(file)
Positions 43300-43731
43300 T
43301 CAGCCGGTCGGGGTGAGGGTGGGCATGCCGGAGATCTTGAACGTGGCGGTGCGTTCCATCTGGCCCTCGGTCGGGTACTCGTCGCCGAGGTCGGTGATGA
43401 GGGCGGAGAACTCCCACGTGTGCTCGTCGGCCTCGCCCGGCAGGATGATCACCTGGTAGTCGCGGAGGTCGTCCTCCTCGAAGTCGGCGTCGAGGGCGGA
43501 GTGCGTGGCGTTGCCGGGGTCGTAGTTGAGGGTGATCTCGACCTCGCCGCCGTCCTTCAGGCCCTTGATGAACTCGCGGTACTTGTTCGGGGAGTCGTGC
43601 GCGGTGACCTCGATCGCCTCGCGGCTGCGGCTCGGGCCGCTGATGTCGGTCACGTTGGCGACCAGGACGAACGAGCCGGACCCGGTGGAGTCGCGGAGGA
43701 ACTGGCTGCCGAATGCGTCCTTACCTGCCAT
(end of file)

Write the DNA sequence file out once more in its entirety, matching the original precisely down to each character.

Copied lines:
Positions 43300-43731
43300 T
43301 CAGCCGGTCGGGGTGAGGGTGGGCATGCCGGAGATCTTGAACGTGGCGGTGCGTTCCATCTGGCCCTCGGTCGGGTACTCGTCGCCGAGGTCGGTGATGA
43401 GGGCGGAGAACTCCCACGTGTGCTCGTCGGCCTCGCCCGGCAGGATGATCACCTGGTAGTCGCGGAGGTCGTCCTCCTCGAAGTCGGCGTCGAGGGCGGA
43501 GTGCGTGGCGTTGCCGGGGTCGTAGTTGAGGGTGATCTCGACCTCGCCGCCGTCCTTCAGGCCCTTGATGAACTCGCGGTACTTGTTCGGGGAGTCGTGC
43601 GCGGTGACCTCGATCGCCTCGCGGCTGCGGCTCGGGCCGCTGATGTCGGTCACGTTGGCGACCAGGACGAACGAGCCGGACCCGGTGGAGTCGCGGAGGA
43701 ACTGGCTGCCGAATGCGTCCTTACCTGCCAT